The Supreme Court also addressed the issue of determining which law governs an arbitration agreement in the absence of a choice by the parties. Greek case law has invariably held that the law governing an arbitration agreement must be determined in accordance with the general conflict-of-laws rule in contractual obligations. This renders the parties free to choose the applicable law and determines that in the absence of a choice, the contract is governed by the law considered to be the most appropriate in the relevant circumstances.(7)
Following Greece's adoption of the UN Commission on International Trade Law (UNCITRAL) Model Law in 1999,(8) in annulment proceedings against an arbitral award, the validity of an arbitration agreement is determined under the law chosen by the parties or, failing any indication of choice, under Greek law.(9) This law applies to international commercial arbitrations that take place in Greece,(10) and the court held that – within the scope of the law – this provision should not be restricted to annulment proceedings, but should similarly apply in all other instances where the validity of an arbitration agreement is examined (as a main or incidental question) by a state court before an award is rendered.
The Supreme Court opted for this far-reaching application of the law to ensure consistency when determining the applicable law at different stages of arbitration. The impact of the decision on determining the law governing the validity of an arbitration agreement in the absence of a choice by the parties is significant, as the law deemed most appropriate based on the relevant circumstances will be replaced by Greek law in international commercial arbitrations held in Greece.(11) It is doubtful whether this mono-local approach is a price worth paying to achieve consistency and it should perhaps be reconsidered at the earliest opportunity.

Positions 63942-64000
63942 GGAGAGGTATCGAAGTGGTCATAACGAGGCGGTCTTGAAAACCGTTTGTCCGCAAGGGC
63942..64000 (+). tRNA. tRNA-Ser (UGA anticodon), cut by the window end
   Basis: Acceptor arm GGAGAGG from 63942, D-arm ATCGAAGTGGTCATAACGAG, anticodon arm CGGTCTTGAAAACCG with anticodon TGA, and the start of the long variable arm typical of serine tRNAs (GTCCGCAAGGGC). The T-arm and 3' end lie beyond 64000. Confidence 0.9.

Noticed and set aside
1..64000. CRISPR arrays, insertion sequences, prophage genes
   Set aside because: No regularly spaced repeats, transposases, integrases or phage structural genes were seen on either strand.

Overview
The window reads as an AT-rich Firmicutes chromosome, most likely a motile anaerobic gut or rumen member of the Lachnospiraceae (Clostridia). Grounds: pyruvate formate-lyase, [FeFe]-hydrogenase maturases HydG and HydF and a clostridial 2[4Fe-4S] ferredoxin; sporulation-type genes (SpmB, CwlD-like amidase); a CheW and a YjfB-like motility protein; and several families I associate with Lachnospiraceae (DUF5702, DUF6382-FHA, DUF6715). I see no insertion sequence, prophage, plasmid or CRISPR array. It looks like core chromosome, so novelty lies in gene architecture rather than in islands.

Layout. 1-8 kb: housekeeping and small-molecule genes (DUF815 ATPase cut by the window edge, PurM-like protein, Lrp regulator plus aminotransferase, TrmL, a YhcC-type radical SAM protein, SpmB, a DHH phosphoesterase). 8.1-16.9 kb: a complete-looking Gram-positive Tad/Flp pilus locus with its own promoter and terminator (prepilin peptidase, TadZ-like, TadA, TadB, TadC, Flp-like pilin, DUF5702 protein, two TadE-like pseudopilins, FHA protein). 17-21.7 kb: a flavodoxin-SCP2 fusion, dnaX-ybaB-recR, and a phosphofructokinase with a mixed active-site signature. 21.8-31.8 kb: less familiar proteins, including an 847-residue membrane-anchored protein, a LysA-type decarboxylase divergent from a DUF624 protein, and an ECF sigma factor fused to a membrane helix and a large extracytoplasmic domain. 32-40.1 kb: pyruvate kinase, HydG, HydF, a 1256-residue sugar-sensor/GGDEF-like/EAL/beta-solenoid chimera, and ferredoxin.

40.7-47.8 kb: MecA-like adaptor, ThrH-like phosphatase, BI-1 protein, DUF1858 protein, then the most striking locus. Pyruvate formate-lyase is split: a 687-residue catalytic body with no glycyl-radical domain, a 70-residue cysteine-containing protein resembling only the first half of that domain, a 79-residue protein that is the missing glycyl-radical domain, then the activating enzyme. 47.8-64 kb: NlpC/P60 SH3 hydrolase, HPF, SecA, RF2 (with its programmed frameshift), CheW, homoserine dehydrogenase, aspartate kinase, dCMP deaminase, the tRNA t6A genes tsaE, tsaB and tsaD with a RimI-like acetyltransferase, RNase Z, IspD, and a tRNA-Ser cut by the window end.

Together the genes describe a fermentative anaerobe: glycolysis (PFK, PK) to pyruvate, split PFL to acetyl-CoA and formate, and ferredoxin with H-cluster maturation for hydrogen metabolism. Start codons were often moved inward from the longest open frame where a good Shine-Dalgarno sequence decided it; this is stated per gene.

For further information on this topic please contact Antonios Tsavdaridis at IK Rokas & Partners by telephone (+30 210 361 6816) or email (firstname.lastname@example.org). The IK Rokas & Partners website can be accessed at www.rokas.com.
(5) A Greek court (like any other national court) determines the applicable law, including the parties' freedom to choose the applicable law (which is also recognised by a conflict-of-laws rule), on the basis of its own system of conflict-of-laws rules.
(6) The court also said, in passing, that the lex fori again governs the interpretation of the scope of arbitration agreement – in particular, objective arbitrability. Apart from the fact that the two concepts are distinct, this is debatable as it is hard to substantiate why the lex fori should take precedence over the law governing the arbitration agreement in determining its own scope.
(11) The decision appears to be confined to the law governing the validity of an arbitration agreement and does not appear to cover the law governing an arbitration agreement in general. However, in practice, such a distinction is relatively insignificant.